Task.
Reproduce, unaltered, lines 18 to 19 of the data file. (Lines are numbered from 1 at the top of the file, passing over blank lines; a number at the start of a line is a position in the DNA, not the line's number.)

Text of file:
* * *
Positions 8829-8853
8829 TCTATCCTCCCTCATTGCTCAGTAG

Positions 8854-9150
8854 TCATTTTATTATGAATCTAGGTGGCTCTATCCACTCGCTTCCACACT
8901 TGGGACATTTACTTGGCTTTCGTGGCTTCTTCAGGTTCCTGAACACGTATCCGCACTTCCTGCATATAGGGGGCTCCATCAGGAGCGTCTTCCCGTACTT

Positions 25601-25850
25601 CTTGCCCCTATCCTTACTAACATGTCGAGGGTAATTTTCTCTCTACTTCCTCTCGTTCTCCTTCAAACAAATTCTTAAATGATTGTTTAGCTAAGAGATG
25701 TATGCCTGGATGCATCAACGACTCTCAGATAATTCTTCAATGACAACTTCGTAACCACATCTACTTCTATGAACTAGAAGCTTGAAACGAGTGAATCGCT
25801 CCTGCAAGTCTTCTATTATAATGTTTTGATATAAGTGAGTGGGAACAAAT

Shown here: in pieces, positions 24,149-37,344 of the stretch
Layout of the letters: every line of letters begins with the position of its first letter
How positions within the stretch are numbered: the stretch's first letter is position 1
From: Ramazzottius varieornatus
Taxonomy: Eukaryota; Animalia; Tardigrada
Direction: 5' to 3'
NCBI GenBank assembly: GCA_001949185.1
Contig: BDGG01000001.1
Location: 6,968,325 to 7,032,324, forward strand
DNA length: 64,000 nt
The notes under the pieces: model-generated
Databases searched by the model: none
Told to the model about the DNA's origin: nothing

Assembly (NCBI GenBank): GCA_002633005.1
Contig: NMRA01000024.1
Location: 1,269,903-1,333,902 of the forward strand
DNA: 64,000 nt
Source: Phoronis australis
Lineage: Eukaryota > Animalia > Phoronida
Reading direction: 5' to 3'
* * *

Location: 6,968,325 to 7,032,324, forward strand
DNA length: 64,000 nt